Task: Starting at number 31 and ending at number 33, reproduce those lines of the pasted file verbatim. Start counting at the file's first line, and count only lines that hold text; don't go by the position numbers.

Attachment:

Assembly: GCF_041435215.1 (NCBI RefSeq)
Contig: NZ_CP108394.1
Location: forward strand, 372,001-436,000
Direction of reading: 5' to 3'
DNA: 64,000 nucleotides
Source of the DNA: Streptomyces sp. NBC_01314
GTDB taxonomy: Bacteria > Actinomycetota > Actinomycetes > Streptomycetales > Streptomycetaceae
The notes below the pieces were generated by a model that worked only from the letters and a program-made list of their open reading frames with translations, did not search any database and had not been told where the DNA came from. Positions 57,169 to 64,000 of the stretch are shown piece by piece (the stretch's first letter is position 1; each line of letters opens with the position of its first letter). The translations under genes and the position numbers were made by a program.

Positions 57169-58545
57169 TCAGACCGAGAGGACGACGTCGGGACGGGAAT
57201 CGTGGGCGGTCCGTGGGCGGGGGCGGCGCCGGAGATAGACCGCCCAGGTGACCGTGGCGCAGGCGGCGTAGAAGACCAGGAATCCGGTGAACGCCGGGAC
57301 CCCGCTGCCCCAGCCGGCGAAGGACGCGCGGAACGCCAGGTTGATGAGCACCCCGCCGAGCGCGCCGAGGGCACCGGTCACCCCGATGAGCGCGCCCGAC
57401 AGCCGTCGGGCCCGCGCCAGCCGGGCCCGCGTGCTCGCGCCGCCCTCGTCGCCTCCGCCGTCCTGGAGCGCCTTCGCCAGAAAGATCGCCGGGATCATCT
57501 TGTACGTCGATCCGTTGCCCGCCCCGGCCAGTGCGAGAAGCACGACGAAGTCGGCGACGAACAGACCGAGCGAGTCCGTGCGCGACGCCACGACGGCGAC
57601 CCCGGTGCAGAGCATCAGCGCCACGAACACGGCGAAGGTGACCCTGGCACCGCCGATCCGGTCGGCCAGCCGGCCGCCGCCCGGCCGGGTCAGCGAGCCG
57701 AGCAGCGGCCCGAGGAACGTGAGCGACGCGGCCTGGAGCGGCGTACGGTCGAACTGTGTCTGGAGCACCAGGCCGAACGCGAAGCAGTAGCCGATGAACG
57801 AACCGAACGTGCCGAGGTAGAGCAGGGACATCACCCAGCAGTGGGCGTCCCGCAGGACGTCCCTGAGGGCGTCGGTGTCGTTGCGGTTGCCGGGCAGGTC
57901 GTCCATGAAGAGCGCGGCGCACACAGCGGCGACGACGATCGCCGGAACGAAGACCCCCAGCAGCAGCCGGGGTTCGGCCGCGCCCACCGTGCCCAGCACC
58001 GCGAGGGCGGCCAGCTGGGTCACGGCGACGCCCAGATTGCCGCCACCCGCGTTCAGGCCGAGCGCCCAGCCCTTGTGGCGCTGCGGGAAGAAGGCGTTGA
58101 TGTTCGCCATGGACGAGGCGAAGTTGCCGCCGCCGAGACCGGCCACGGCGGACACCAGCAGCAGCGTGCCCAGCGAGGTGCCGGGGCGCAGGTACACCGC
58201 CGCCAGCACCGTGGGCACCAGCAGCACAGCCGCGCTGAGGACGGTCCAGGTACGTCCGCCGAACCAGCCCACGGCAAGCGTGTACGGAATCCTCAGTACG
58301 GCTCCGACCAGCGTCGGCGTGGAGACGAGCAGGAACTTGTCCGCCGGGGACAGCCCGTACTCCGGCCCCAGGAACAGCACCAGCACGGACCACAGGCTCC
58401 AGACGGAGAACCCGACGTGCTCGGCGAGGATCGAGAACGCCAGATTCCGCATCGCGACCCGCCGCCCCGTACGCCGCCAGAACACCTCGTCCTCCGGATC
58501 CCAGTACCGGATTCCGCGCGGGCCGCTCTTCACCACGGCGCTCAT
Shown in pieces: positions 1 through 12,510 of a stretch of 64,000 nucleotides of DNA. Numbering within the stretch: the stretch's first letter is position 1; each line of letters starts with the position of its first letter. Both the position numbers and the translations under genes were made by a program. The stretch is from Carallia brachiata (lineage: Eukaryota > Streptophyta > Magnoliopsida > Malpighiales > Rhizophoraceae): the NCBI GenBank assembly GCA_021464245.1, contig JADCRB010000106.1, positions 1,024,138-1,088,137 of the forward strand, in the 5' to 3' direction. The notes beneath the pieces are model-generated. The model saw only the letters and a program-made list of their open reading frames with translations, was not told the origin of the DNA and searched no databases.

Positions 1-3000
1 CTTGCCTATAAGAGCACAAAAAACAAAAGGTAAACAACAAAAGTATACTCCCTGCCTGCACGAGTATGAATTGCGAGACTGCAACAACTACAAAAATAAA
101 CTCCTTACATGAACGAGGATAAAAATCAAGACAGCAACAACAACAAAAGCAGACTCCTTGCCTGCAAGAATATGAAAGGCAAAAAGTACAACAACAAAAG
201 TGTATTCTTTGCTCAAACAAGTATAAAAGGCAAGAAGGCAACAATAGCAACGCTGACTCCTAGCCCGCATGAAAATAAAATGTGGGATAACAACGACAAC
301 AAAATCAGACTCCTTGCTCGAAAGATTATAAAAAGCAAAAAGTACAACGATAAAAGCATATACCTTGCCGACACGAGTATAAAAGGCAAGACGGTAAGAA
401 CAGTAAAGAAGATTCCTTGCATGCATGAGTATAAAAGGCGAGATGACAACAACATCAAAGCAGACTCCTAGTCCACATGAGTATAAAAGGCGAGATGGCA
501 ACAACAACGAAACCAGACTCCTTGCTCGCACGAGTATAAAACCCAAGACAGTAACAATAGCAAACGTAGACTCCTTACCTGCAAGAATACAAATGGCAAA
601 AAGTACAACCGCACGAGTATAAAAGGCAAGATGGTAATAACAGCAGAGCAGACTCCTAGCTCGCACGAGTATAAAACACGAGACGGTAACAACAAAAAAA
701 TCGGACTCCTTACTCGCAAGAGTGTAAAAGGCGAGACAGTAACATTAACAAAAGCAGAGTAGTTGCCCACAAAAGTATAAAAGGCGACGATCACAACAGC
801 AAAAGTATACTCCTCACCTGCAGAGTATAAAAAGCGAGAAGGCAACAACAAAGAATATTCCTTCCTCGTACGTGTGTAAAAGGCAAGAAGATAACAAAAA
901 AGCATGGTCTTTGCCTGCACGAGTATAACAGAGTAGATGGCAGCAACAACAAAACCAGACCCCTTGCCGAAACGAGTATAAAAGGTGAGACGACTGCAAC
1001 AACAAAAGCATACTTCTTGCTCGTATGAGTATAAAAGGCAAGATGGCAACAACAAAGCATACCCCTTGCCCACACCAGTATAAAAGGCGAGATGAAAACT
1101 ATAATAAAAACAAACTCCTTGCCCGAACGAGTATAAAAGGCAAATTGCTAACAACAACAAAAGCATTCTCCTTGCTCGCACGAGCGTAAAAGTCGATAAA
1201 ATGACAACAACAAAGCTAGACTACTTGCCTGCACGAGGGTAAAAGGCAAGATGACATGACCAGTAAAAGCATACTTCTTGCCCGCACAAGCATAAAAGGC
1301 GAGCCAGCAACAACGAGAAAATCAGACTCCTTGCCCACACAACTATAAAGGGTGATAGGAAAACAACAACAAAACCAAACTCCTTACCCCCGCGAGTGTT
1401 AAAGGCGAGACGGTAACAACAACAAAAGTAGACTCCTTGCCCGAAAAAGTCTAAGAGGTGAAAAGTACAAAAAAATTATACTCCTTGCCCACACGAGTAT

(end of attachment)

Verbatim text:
401 CAGTAAAGAAGATTCCTTGCATGCATGAGTATAAAAGGCGAGATGACAACAACATCAAAGCAGACTCCTAGTCCACATGAGTATAAAAGGCGAGATGGCA
501 ACAACAACGAAACCAGACTCCTTGCTCGCACGAGTATAAAACCCAAGACAGTAACAATAGCAAACGTAGACTCCTTACCTGCAAGAATACAAATGGCAAA
601 AAGTACAACCGCACGAGTATAAAAGGCAAGATGGTAATAACAGCAGAGCAGACTCCTAGCTCGCACGAGTATAAAACACGAGACGGTAACAACAAAAAAA